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RBA Test: Industry Nine C41 Wheels

November 13, 2014
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With the explosion of new wheel companies hitting the market in recent years has come a variety of Asian-produced carbon clinchers built from similarly sourced, open-mold rims that are barely distinguishable from one another. When it came to building its own carbon clincher, North Carolina-based Industry Nine felt that it couldn’t improve upon the carbon technological developments of industry-leading rim manufacturer Reynolds. But the folks at Industry Nine did believe that they could create a better hub and, therefore, a better overall wheel experience. Enter the C41, a mixed-breed wheelset that stands apart from its competitors by sporting a stunning set of hubs.

THE TECH
Industry Nine’s C41 wheels begin life as a 41mm-deep, 17mm inside/25mm outside width, full-carbon clincher rim that is manufactured by Reynolds Cycling in that company’s Asian factory. In fact, the C41’s rim is also found on Reynolds’ own Assault SLG wheel model ($1800), part of the brand’s Performance line of carbon clinchers that also includes the 29mm deep Attack ($1575) and the 62mm deep Strike SLG ($1900). Being a leader in carbon wheel technology, Reynolds has a long history of sourcing its rims to various other wheel companies for custom builds and unique applications.

Developed by Reynolds using computational fluid dynamics (CFD) software, the C41/Assault SLG rim boasts impeccable aerodynamic efficiency for a wheel of its depth. It also features improved handling characteristics over the previous iteration of the Assault, thanks to an updated Swirl Lip Generator (SLG), a 3mm-wide raised ridge that circles both sides of the rim, just above its nose. The C41 rim also sports Reynolds’ proprietary CTg brake track that, when coupled with Reynolds’ Cryo-Blue brake pads, is designed to serve up superior braking performance relative to other carbon clinchers. But the similarities between Reynolds’ Assault SLG wheelset and Industry Nine’s C41 model stop at the rim.

Industry Nine’s focus is on hub design and production, and the brand’s flagship Torch hubset is manufactured inside the company’s headquarters in Asheville, North Carolina, which includes the anodizing and laser-etching processes. Absolutely gorgeous in its minimalism and craftsmanship, the Torch rear hub’s freehub design features a 60-tooth drive ring/three-pawl system to allow for near-instant 6-degree engagement, while the wide flange and bearing placement of both hubs help add some lateral stiffness to the overall package. Both hubs are serviceable without special tools, and they include sealed end caps for extra durability.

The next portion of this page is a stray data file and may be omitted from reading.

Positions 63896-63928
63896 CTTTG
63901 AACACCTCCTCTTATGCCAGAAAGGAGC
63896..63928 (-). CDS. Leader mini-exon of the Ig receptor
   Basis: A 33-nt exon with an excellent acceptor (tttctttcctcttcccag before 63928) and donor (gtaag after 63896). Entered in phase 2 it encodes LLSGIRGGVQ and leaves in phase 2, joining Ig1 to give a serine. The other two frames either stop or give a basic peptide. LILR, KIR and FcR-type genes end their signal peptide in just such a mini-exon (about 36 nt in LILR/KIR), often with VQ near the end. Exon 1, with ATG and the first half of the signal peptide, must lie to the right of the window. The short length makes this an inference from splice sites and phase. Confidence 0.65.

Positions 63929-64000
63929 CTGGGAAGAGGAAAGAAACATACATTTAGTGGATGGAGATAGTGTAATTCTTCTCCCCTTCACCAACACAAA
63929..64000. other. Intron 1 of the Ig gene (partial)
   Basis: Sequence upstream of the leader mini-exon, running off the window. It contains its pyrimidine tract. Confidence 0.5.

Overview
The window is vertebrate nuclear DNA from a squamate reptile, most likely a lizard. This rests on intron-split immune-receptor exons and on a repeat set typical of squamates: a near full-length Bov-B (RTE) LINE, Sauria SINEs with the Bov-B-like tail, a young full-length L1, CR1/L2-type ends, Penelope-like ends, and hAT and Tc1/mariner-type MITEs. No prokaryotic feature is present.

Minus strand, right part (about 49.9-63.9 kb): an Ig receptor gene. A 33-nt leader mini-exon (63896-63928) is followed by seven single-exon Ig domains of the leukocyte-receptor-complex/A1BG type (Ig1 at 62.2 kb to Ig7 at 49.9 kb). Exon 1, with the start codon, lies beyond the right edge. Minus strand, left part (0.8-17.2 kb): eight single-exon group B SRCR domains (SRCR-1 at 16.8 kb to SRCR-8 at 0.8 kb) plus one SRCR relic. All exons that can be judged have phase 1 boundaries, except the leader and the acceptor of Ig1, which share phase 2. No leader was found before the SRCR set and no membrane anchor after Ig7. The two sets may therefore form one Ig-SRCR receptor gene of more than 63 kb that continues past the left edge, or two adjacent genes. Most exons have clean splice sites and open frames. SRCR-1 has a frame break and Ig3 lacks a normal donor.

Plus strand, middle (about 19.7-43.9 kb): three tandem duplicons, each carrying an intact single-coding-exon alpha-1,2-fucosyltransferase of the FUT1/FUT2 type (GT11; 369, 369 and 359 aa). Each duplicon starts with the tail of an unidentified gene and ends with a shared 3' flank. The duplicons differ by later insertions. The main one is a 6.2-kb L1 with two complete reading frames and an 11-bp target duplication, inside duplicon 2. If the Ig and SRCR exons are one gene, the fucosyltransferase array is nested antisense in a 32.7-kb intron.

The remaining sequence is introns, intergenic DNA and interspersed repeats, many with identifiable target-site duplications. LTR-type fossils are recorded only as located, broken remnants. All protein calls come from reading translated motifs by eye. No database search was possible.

The complete C41 wheelset is assembled in Asheville, the rims being laced to the hubs with Belgian-made Sapim spokes and nipples-20 on the front in a radial pattern and 24 on the rear in a 2x/radial pattern. The C41 wheelset runs for $2375 for any color combination involving red, silver or black hubs and nipples, and black or silver spokes. Custom color combinations, including orange, green, blue and others, can be had for an extra $125, while an upgrade to ceramic bearings is available for $205. The wheels come with a two-year warranty on the rims, a three-year warranty on the hubs and spokes, and a set of Reynolds’ Cryo-Blue brake pads. Interestingly, they don’t come with quick releases or rim strips, a move intended to keep costs down and also, quite simply, because Industry Nine does not yet produce quick releases. Look for those later this year.

THE RIDE